$378K allotted for busing district’s rural students

Thomas McMahon
Posted on July 1, 2014

FORT ST. JOHN, British Columbia — Families with students in rural areas here won’t have to pay a school bus fee next year, thanks to a new allocation of funding from the regional government.

The Peace River Regional District, which covers a large area in northern British Columbia, recently decided to make a one-time funding allocation of $377,536 to go toward the cost of transporting School District 60’s rural students in the 2014-15 school year.

The funds will be used for busing 2,168 students in three areas.

“The Peace River Regional District electoral area directors are pleased to announce the funding needed to assist School District 60 in the provision of transportation for our rural students for the 2014-15 school year,” said Karen Goodings, an electoral area director and chair of the Peace River Regional District. “The regional district will continue to work with trustees and school parent advisory committees to advocate to the provincial government to look at the busing formula for the north.”

Due to a shortfall in transportation funding from the British Columbia Ministry of Education, School District 60 had decided to implement a transportation fee starting in September. The fee was to start at $200 per student, with discounts for families with three or more bus riders.

With the new allocation of funding from the Peace River Regional District, School District 60 announced that it would reimburse parents who have already paid the fee.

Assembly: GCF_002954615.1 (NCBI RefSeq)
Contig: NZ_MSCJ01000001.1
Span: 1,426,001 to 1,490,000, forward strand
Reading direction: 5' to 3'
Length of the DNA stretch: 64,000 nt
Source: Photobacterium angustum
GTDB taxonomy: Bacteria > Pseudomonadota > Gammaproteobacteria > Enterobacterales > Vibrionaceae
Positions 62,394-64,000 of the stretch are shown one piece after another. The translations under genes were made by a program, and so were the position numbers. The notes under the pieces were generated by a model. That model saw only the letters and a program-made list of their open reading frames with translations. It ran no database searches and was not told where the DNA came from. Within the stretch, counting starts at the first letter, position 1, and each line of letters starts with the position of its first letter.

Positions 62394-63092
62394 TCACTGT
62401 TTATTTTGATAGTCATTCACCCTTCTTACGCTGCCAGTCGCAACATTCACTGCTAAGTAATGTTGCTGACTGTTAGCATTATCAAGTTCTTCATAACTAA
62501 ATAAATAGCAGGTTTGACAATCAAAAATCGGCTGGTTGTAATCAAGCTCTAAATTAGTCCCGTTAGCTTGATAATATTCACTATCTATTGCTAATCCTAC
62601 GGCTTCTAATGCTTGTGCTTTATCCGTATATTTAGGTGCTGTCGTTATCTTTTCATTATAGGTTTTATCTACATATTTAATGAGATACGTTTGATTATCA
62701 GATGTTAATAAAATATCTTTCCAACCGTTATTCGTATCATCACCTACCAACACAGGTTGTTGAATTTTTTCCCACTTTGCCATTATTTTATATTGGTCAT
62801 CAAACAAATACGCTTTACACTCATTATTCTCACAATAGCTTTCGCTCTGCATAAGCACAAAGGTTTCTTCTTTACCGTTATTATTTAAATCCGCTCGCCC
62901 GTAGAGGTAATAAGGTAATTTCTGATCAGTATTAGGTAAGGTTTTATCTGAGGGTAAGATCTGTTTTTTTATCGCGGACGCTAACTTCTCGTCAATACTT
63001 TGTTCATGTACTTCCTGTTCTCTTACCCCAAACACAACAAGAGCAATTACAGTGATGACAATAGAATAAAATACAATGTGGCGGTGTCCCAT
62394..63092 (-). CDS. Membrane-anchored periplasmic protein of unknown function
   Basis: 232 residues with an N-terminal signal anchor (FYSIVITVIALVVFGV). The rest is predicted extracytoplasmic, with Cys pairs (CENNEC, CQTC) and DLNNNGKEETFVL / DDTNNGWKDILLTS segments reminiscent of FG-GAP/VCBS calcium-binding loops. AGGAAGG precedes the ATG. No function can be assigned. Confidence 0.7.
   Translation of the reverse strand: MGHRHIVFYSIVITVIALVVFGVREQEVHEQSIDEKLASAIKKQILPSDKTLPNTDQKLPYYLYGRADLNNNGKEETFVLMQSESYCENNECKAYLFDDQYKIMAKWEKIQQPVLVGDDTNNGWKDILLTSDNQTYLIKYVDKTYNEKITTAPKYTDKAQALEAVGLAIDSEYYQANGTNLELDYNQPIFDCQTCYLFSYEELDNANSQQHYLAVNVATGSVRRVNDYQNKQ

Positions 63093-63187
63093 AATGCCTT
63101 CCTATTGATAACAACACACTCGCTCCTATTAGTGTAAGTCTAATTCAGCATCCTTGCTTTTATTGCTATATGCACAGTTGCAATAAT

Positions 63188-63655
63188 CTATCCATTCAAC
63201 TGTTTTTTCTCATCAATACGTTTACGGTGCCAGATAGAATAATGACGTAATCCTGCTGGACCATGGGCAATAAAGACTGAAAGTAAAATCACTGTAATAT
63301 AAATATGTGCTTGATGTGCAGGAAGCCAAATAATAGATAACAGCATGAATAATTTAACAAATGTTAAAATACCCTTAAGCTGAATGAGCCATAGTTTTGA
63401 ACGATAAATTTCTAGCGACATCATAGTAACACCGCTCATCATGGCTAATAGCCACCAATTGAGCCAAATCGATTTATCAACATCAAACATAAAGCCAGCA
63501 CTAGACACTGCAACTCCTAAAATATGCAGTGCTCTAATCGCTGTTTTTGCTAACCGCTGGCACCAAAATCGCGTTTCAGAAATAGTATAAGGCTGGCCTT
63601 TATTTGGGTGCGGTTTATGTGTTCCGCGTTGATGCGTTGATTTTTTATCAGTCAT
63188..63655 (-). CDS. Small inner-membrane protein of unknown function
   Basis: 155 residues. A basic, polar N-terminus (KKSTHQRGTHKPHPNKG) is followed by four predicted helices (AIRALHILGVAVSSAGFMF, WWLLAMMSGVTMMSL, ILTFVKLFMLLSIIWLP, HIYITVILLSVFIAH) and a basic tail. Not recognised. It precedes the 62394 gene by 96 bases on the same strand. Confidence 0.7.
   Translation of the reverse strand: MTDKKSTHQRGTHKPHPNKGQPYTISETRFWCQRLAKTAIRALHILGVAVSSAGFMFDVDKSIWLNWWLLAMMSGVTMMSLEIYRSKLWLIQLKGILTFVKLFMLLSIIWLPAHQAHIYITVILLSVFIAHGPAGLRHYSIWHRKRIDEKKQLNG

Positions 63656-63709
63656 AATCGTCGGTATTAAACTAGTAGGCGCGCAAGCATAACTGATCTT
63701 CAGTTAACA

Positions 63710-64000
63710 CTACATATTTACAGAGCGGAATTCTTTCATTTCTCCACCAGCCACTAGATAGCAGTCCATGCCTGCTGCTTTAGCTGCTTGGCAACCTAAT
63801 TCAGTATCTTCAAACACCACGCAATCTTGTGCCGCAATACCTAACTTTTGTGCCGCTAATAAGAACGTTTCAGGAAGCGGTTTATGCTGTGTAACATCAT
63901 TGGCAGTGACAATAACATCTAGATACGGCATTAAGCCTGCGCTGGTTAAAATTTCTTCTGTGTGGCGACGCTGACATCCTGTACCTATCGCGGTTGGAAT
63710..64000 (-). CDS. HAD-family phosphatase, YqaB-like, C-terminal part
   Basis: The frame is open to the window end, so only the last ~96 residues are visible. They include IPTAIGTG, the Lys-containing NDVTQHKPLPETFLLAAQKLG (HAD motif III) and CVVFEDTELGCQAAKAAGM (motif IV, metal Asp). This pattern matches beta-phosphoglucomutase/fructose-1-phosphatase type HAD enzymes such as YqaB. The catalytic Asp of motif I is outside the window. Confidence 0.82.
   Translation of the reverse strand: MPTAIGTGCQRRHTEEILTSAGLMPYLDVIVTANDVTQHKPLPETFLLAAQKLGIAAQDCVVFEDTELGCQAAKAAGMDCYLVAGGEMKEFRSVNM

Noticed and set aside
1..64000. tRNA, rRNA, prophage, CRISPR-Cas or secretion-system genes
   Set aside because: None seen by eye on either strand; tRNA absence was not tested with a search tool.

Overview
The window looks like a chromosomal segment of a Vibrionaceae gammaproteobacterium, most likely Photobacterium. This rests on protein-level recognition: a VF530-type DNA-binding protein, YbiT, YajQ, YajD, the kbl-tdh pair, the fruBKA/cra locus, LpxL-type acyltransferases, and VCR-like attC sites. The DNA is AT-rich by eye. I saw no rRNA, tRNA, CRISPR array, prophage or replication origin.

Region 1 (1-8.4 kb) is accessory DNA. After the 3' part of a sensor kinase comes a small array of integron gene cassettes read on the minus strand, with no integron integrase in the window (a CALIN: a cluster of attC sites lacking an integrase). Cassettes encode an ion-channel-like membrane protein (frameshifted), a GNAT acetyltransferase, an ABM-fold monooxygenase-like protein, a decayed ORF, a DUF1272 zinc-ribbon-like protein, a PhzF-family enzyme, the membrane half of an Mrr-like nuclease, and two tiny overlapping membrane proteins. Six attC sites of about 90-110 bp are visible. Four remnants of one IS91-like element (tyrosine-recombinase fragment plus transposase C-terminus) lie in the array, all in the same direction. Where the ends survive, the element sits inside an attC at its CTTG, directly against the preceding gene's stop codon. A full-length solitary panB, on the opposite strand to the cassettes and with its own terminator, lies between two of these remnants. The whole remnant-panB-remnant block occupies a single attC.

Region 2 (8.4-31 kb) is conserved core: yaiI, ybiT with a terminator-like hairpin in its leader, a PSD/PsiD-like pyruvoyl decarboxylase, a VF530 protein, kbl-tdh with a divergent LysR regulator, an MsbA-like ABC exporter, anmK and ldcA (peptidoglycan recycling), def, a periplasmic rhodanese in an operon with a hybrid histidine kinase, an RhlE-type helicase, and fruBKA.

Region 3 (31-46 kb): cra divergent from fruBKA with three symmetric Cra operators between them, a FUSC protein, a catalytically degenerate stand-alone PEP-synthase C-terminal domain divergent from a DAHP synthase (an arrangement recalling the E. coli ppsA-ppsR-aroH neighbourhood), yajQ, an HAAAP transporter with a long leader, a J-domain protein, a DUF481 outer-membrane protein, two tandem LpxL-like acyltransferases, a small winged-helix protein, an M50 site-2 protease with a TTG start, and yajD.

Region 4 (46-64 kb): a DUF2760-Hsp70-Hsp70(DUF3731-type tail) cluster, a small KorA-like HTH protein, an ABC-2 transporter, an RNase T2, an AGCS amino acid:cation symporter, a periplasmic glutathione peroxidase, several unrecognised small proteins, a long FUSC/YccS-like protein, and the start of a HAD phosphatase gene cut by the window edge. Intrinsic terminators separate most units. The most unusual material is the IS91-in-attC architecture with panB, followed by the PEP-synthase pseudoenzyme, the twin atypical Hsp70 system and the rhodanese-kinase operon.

Jaret Thompson, chair of the School District 60 board, expressed board members’ appreciation for the financial support from Peace River Regional District’s electoral area directors.

“We would like to thank the directors for this decisive action,” Thompson said, “and we look forward to working collectively to have the Ministry of Education address the financial shortfall in transportation and other areas in our education system.”

Related Topics: budget cuts, bus fees

Thomas McMahon Executive Editor
Comments ( 0 )
More Stories
In a video from Wichita Public Schools, a First Student training manager explains what it takes to become a school bus driver as the local operation looks to bring new recruits on board.

Dealing With Driver Shortage Is Still a Big Deal

There are other commercial driving jobs that pay more than driving a school bus, but they don’t involve transporting students. The opportunity to contribute to children’s education and safety could spark interest in the job.    


Great Ideas Abound on the Bus

Great ideas come in many forms. What all of these innovations have in common is that they promote the role of school buses in student achievement.


School Bus Driver Teaches Students to Fish

Gary Kelmer of New Jersey invites students he transports to a local pond on spring break to teach them how to fish and get them to spend time outdoors. He has offered the activity for over 20 years.

Be the First to Know

Get the latest news and most popular articles from SBF delivered straight to your inbox. Stay on top of the school bus industry and don't miss a thing!